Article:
Our italki Teaching Tips are real teaching tips from real italki teachers who have first hand experience teaching different students from all over the world. We share these tips to help you become a better teacher.
It’s the first lesson, what should I do?
It is nice to know the level of the student before starting sessions, but it is not necessary. I have often found that people are too hard on themselves and ‘misdiagnose’ their level (they write to me and tell me that their English is terrible and then when we meet, I start talking to them and find that they are intermediate).
For me personally, I go into all first lessons the same and determine where to go from there based on the student’s level. During the first meeting I ask about the student and what their language goals are. I talk about my teaching approach and show the student an example of how my lessons typically work. THEN I plan the second lesson based on what we discuss during the first lesson.
Some teachers may like to know “why” the student is interested in improving their English ahead of time, but I prefer to discuss that with them 1-on-1 during our first meeting.
I always ask my students what is the purpose or reason for their desire to learn English. Whether it be to get into a good college, to do well on the TOEFL test, to be able to communicate effectively in work environment, to get promoted to a better position or for personal gain, all are important reasons that I have heard over the years. All of these different answers will be your key as a teacher to create lesson plans that will benefit that particular student’s needs.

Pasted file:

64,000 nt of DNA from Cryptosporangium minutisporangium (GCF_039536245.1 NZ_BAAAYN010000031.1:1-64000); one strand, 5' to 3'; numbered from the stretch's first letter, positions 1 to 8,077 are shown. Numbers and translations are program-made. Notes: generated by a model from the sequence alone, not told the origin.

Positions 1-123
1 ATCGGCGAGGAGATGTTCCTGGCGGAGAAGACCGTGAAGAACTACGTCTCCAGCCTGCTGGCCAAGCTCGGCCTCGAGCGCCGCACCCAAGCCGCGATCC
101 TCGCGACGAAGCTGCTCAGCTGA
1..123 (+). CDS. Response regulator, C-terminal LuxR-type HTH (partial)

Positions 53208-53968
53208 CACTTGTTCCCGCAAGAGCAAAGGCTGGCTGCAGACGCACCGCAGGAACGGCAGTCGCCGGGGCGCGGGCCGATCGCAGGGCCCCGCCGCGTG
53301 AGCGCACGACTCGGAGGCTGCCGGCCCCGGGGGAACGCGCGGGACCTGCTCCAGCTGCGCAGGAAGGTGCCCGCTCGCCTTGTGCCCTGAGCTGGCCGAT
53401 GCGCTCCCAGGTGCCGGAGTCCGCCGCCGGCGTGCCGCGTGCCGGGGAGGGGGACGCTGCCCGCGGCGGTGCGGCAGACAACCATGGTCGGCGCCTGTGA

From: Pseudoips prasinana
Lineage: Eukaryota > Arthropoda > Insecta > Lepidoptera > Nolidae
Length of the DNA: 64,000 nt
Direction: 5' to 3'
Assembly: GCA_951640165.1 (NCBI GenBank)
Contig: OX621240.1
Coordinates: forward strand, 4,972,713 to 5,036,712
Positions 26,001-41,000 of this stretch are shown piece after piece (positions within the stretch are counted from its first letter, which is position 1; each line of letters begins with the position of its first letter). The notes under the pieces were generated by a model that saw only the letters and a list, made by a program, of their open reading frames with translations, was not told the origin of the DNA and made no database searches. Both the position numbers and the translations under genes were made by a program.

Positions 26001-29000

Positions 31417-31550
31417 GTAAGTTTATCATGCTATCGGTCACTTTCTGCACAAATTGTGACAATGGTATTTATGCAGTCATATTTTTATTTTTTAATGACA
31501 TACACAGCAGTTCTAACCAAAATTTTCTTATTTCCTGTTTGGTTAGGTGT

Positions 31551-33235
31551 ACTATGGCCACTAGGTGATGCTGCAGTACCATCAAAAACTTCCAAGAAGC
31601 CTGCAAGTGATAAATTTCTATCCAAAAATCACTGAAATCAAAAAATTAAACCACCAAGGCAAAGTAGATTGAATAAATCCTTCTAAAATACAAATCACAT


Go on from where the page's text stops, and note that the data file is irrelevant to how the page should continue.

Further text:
For example, if they want to learn English because it will enhance their employment opportunities, you can build your lesson plan around Business English and Vocabulary. Another important question to ask is how long they would like to take lessons. This tells me whether their expectations are real or unreal. If they need to get a high score on the TOEFL test and they only have a week, we know that this is not a reasonable goal. However, if they want to do well on the TOEFL test and want to book 10 sessions, this would be reasonable.
As far as preparation for a first lesson, it is good to have a variety of engaging activities. First impressions are so important in this business for repeat students. I like to spend the first few minutes of a lesson just talking to the student and getting to know a little more about their interests. Then we do a grammar exercise where they edit some sentences and paragraphs. After these two activities, I can gauge whether they are beginning, intermediate or advanced. Depending on their level, this guides me to the following phases of the lesson. I like to give them 10 new vocabulary words to learn each lesson based on their level. I usually have some role play/dialogue scenarios where we can work on speaking fluency and pronunciation, and so on. It is as important to have a lesson plan when teaching on Skype as it is in the classroom.
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